Trestle-mania: Zoo lays tracks for new train route

August 18, 2014 - 1:35pm

Remapped railway will circle a 20-foot-high 'erector set' in the woods

Crews this week will begin laying tracks for the new Oregon Zoo railway, which is just a few months away from reopening after being offline for nearly a year.

Circling a 20-foot-high elevated trestle in the forest north of Elephant Lands, the new ride will take visitors along a route optimized for spectacular views of animals as well as the annual winter ZooLights display, which opens Nov. 28.

"We planned construction very carefully to minimize the impact on visitors," said Heidi Rahn, who oversees all the projects funded by the community-supported 2008 bond measure. "We knew we would have to take the trains out of service for a while as we built the new route, but we kept the schedule tight and have stuck to it."

Rerouting the train was necessary as the zoo began a major transformation last year, breaking ground on both Condors of the Columbia, which opened in May, and the new Elephant Lands habitat — a sweeping expansion of the zoo's Asian elephant habitat that will quadruple the animals' space and dramatically enhance their daily experiences.

The elevated trestle, now complete, took about 25 days to build and presented some challenges due to its forested location. Three different cranes were called into service to lift, tilt and gently maneuver thousands of pounds of steel girders among the lush, leafy thickets.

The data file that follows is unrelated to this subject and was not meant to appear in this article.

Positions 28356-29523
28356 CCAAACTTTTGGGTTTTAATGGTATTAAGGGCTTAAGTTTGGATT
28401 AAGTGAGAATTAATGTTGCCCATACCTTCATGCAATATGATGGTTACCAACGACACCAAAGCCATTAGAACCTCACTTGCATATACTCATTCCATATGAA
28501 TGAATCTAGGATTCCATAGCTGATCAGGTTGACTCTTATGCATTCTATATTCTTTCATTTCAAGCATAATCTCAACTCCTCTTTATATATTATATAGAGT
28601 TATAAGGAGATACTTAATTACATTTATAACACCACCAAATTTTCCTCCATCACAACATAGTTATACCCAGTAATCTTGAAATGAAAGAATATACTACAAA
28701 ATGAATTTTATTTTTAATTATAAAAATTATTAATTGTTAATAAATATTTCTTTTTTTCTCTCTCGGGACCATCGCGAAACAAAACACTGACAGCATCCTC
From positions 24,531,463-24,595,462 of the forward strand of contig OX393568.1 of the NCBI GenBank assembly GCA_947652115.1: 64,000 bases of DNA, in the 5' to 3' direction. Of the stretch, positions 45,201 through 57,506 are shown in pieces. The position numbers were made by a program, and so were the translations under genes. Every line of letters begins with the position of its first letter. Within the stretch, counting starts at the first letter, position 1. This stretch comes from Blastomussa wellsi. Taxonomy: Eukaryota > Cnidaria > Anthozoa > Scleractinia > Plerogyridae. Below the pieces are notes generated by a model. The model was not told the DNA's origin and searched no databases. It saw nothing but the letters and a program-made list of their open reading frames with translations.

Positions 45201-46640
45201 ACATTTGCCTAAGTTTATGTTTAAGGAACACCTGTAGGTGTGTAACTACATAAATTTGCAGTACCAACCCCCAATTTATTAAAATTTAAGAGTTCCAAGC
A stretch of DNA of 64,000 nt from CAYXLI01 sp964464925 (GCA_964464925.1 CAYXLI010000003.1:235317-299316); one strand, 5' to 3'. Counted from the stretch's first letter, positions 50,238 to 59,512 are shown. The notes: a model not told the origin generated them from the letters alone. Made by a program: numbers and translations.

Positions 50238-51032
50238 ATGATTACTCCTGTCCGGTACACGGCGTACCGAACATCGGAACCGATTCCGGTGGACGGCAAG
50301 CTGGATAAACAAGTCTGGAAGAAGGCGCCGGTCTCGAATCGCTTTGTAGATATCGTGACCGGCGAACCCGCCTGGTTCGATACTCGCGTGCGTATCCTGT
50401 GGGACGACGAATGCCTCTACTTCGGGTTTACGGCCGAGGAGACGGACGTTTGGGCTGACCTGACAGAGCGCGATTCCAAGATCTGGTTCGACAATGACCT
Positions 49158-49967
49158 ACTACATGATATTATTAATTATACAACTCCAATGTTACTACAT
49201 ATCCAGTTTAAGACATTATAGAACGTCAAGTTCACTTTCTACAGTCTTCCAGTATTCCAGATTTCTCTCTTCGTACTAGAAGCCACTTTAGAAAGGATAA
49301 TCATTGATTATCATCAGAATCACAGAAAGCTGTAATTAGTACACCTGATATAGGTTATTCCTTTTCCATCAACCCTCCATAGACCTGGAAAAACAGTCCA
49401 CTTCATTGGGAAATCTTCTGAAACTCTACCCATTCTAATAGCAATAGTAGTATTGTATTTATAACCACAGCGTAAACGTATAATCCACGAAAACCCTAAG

"The entire trestle was assembled and bolted up like one of those toy erector sets," said project engineer Wayne Starkey. "It's taken lots of planning and logistics. If it were being built in the middle of nowhere, there'd be no problem."

The zoo's 30-inch-gauge railway line evolved out of plans for a children's train when the zoo moved to its current site in the late 1950s. The Old West–inspired Centennial steam locomotive and the sleek, retro-modern Zooliner both date to that time and were featured during Oregon's 1959 centennial celebration.

"Over the years, as new zoo exhibits were developed, views from the train were given limited consideration," Rahn said. "Now we are creating a new train experience with a greater focus on animals."

The new ride will also feature a couple of newly restored and freshly painted trains. In June, the zoo transported the Centennial steamer and the Zooliner to Pacific Power Group's Ridgefield, Wash., headquarters for repairs and refurbishing.